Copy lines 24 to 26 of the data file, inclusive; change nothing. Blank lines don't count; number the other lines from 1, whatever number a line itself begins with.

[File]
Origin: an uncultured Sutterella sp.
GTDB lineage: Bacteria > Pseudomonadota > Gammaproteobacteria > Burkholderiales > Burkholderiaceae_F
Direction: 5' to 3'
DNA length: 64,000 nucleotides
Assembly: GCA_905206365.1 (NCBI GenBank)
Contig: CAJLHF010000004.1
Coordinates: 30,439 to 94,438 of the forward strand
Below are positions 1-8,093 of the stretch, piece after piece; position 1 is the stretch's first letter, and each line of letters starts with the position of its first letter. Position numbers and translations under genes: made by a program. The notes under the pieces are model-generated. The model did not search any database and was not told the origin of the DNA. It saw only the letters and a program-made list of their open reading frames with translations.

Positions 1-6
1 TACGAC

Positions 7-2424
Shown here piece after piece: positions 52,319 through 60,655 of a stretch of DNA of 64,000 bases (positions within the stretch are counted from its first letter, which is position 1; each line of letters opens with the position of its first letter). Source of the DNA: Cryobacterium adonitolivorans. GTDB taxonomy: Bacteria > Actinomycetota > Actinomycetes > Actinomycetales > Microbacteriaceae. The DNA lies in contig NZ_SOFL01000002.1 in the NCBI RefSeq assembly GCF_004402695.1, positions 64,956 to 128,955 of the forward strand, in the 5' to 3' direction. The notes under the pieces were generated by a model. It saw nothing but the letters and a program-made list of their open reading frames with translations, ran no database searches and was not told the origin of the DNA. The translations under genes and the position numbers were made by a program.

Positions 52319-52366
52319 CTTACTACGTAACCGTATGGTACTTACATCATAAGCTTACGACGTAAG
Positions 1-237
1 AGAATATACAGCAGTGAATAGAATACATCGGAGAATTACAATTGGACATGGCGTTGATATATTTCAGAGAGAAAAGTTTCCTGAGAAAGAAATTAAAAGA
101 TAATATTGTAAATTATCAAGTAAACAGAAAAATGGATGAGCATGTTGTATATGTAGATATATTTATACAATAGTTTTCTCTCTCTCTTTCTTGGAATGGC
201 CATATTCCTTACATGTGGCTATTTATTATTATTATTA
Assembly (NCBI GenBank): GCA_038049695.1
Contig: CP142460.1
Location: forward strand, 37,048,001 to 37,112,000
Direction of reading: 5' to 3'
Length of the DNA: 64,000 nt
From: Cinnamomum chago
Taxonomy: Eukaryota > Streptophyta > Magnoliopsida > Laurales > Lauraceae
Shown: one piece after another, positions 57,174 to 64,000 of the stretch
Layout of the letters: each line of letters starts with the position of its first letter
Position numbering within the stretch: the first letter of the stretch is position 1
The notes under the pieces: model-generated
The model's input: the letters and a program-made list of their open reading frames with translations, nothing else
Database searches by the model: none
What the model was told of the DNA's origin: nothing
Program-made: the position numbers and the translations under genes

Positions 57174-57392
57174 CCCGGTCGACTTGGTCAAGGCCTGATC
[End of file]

From: Cinnamomum chago
Taxonomy: Eukaryota > Streptophyta > Magnoliopsida > Laurales > Lauraceae
Shown: one piece after another, positions 57,174 to 64,000 of the stretch